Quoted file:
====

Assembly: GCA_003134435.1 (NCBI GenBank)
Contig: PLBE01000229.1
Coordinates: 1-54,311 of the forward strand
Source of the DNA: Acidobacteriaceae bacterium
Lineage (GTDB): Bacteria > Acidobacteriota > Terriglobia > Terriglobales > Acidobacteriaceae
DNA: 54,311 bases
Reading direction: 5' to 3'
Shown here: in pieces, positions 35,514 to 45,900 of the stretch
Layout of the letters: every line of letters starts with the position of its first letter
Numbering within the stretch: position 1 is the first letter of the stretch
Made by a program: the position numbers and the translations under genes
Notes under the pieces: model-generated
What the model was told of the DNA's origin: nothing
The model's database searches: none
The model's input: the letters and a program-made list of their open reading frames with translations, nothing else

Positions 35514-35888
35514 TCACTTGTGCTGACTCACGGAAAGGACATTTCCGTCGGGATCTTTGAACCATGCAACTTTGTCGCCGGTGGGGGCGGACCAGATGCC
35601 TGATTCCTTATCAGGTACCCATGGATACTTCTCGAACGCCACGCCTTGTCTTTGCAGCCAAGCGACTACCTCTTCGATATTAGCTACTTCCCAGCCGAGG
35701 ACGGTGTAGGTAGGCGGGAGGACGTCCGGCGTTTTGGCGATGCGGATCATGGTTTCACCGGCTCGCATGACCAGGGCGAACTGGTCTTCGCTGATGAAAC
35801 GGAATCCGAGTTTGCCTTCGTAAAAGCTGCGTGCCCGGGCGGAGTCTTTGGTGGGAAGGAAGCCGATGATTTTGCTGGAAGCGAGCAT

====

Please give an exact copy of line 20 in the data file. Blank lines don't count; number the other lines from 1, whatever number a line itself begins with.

35801 GGAATCCGAGTTTGCCTTCGTAAAAGCTGCGTGCCCGGGCGGAGTCTTTGGTGGGAAGGAAGCCGATGATTTTGCTGGAAGCGAGCAT